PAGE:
uniform sampler1D tex; uniform vec2 center; uniform float scale; uniform int iter; void main() { vec2 z, c; c.x = 1.3333 * (gl_TexCoord[0].x  0.5) * scale  center.x; c.y = (gl_TexCoord[0].y  0.5) * scale  center.y; int i; z = c; for(i=0; i<iter; i++) { float x = (z.x * z.x  z.y * z.y) + c.x; float y = (z.y * z.x + z.x * z.y) + c.y; if((x * x + y * y)> 4.0) break; z.x = x; z.y = y; } gl_FragColor = texture1D(tex, (i == iter ? 0.0 : float(i)) / 100.0); }
"""
The rest is just boilerplate OpenGL...
Sources:
http://nuclear.mutantstargoat.com/articles/sdr_fract/
http://pyopengl.sourceforge.net/context/tutorials/shader_1.xhtml
Offtopic comment: Or use some algorithmic cleverness, see [1]. I recall Xaos had interactive, extremely fast a fluid fractal zooming more than 10 (or 15?) years ago (> on a laughable hardware by today's standards).
r.
I'd like to add http://git.tiker.net/pyopencl.git/blob/HEAD:/examples/demo_mandelbrot.py to the discussion, since I use pyopencl (http://mathema.tician.de/software/pyopencl) with great success in my daily scientific computing. Install with pip.
PyOpenCL does understand numpy arrays. You write a kernel (small cprogram) directly into a python triple quoted strings and get a pythonic way to program GPU and core i5 and i7 CPUs with python Exception if something goes wrong. Whenever I hit a speed bottleneck that I cannot solve with pure numpy, I code a little part of the computation for GPU. The compilation is done just in time when you run the python code.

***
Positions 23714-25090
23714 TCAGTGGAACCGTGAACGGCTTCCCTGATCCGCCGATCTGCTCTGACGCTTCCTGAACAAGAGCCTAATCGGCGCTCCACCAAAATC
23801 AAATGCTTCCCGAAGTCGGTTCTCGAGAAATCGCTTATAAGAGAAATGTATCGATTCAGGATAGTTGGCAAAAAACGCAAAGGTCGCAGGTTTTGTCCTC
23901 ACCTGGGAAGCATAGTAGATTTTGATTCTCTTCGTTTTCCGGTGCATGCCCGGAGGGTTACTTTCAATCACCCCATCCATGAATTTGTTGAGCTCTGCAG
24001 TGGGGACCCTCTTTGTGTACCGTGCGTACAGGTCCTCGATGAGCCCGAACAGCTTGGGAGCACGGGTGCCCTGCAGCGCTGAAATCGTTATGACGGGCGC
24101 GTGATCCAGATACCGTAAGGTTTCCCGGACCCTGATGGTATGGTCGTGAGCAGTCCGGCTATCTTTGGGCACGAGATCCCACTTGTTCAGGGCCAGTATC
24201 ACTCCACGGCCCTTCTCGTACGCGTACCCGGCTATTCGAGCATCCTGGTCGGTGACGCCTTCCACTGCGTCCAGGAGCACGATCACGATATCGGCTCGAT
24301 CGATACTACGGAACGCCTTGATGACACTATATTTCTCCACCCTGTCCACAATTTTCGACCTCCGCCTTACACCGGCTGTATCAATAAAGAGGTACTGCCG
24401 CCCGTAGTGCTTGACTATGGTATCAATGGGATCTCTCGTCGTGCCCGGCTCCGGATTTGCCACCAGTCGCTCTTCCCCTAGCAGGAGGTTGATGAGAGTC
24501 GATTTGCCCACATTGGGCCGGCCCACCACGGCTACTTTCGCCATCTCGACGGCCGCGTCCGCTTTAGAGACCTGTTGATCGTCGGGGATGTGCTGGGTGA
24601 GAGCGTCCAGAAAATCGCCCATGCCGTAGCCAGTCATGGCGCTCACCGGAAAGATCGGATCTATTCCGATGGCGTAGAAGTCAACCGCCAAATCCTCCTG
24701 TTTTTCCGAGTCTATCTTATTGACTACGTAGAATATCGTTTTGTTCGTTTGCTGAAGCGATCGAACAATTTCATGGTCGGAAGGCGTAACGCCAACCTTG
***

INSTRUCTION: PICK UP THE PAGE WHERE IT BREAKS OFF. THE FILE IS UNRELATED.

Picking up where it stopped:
Especially for the mandelbrot this may be a _huge_ gain in speed since its embarrassingly parallel.
Samuel
On 23.01.2012, at 14:02, Robert Cimrman wrote:
On 01/23/12 13:51, Sturla Molden wrote:
Den 23.01.2012 13:09, skrev Sebastian Haase:
I would think that interactive zooming would be quite nice ("illuminating") .... and for that 13 secs would not be tolerable.... Well... it's not at the top of my priority list ... ;)
Sure, that comes under the 'fast enough' issue. But even Fortran might be too slow here?
For zooming Mandelbrot I'd use PyOpenGL and a GLSL fragment shader (which would be a text string in Python):
madelbrot_fragment_shader = """